If you wanted two words to describe the Synod on Synodality, the event that begins today in Rome, it would have to be deep confusion. Unless you wanted to add a third, deliberate. Because it’s been clear from a series of concrete measures that what’s been said is not what’s going to happen. And what’s going to happen has not been said. Yet there’s a method, of a sort, to this madness.
To begin with, the very format of this Synod is already a kind of deliberate confusion – and for a reason.
On the one hand, we have been told by the very highest synodal authorities – from the pope on down – that synodality is a recovery of an ancient dimension of the Church that was preserved in the East but had been lost in the West. This is to assume, as really cannot be assumed, that this is a truthful statement of intention. Because. . .
On the other hand, we have the words of the exarch (leader) of the Greek Catholic Church – part of that very Eastern tradition (though in communion with Rome) – warning:
If the West understands synodality as a place or as a moment where everyone, laity and clergy, act together in order to arrive at some ecclesiastical, doctrinal, canonical, disciplinary decision, whatever it may be, it becomes clear that such synodality does not exist in the East.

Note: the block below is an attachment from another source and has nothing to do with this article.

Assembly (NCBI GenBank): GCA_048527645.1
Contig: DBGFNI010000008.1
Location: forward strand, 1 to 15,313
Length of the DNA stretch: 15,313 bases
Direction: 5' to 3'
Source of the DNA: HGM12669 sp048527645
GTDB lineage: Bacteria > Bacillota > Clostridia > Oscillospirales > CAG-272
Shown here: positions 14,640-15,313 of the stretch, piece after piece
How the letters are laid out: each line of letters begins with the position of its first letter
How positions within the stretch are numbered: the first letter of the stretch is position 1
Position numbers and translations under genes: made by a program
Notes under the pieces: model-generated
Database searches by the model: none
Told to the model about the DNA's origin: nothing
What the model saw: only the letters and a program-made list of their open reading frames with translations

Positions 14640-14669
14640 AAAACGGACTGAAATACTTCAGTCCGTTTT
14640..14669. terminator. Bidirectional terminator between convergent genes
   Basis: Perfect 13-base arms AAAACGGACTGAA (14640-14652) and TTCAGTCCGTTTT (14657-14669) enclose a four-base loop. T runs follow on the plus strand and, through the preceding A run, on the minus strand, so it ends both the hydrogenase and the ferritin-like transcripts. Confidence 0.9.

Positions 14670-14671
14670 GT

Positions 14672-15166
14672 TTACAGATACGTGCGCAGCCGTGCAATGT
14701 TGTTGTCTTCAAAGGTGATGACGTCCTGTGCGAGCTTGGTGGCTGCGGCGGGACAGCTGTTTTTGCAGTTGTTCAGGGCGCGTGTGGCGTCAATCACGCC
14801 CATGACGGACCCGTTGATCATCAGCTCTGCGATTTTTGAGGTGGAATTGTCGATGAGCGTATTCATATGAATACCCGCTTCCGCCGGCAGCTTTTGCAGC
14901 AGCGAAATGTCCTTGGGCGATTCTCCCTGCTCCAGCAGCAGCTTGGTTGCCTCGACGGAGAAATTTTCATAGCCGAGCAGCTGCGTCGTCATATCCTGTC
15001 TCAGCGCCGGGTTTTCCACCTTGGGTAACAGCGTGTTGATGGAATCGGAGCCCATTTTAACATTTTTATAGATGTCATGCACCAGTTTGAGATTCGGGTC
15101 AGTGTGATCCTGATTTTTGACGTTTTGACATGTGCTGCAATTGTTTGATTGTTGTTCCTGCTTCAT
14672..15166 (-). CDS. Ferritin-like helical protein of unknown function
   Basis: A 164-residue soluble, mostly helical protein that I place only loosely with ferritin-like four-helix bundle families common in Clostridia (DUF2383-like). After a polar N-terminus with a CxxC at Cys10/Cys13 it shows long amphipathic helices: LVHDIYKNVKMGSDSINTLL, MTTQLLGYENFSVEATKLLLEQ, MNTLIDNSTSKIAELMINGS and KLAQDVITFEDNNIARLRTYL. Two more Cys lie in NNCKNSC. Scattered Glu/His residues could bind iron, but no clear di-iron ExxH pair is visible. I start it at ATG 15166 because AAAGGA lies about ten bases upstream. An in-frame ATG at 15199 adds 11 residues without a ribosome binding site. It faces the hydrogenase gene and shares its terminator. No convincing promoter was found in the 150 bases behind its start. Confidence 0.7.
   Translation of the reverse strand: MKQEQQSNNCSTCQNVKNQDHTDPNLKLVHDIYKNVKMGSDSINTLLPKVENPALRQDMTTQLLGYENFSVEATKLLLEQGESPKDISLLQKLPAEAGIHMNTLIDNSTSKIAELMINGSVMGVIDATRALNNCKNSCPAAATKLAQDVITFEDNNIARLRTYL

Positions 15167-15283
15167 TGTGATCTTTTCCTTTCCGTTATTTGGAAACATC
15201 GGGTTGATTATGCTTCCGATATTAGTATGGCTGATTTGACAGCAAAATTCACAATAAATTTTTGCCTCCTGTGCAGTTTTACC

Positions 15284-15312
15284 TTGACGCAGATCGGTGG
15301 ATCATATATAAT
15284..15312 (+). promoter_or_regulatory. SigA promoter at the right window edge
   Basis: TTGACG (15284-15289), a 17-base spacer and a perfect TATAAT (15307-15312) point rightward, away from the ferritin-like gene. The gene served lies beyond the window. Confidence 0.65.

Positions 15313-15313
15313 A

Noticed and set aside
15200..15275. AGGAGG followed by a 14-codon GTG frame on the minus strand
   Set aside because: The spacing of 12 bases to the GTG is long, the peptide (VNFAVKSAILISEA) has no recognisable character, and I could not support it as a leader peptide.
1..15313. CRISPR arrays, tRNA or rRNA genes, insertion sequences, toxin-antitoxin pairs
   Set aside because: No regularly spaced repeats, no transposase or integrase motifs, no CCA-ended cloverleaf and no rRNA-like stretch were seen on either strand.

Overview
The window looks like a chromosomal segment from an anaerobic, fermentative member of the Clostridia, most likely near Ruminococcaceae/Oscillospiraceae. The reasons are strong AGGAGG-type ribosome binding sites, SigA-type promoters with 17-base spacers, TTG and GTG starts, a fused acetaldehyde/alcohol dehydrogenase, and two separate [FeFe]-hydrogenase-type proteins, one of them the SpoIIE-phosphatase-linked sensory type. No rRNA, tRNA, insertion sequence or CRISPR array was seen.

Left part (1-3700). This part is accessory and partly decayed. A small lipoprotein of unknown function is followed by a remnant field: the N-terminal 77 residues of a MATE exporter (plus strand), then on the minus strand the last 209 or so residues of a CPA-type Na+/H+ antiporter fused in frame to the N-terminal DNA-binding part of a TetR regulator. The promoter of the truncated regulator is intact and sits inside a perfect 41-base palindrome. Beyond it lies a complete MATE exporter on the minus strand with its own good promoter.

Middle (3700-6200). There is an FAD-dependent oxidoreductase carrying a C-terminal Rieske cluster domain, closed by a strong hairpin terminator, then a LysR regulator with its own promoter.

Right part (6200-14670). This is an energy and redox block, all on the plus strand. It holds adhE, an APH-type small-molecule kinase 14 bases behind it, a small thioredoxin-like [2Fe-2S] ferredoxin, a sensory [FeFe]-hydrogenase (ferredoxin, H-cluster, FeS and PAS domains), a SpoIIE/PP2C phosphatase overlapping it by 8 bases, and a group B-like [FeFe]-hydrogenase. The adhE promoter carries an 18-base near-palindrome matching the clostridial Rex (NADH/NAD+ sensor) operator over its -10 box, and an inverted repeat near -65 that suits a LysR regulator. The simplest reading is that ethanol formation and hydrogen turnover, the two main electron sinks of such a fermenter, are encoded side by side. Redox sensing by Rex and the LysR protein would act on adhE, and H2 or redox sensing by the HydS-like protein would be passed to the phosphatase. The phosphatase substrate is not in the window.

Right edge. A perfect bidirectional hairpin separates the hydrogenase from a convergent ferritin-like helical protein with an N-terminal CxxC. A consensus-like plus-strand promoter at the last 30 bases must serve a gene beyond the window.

Historically, this is correct beyond question. That’s why when synods began to be held after Vatican II, they were synods of bishops, in conversation with the pope, which is to say of those with the apostolic authority to govern, teach, and sanctify. That’s the Eastern tradition that we’re being told was lost in the West.
The new configuration, which has been conjured out of thin air by people shaped by some unfortunate cultural currents in recent decades, suggests that the further claim by the Roman organizers – that the synod is not a democratizing of the Church – is not merely a historical mistake about tradition. That much is obvious. The only question is why?
The synod will not exactly be a parliament – as Francis has said. But it’s going to function like one except that, at the end of the day, the non-hereditary monarch that we call the “pope,” can use or ignore the deliberations, however he wishes. And we already have some hints of what that will mean, in several concrete ways, though we’ve been told not much important will be decided this month. (October next year may be a different matter.)
There have already been pre-emptive pronouncements (confused or ambiguous to be sure) about crucial changes. Five Cardinals – now six with the concurrence of Cardinal Müller, and seven because the late, great Cardinal Pell was in agreement before he passed away – Cardinals from every continent, put questions (dubia) to the pope that were answered by the new head of the Dicastery for the Doctrine of the Faith, with surprising swiftness. (Cardinal Burke revealed at a public lecture in Rome last night that there are other Cardinals who silently support their questions.)
We will be digging into the specifics in coming days and weeks, but it’s worth noting at the beginning some clear facts.
Most flagrantly, it now seems that “blessing” same-sex “unions” will be at the discretion of local bishops and priests, meaning that it will be mandatory once those figures begin to come under pressure from local activists and the secular media.
Continue reading at The Catholic Thing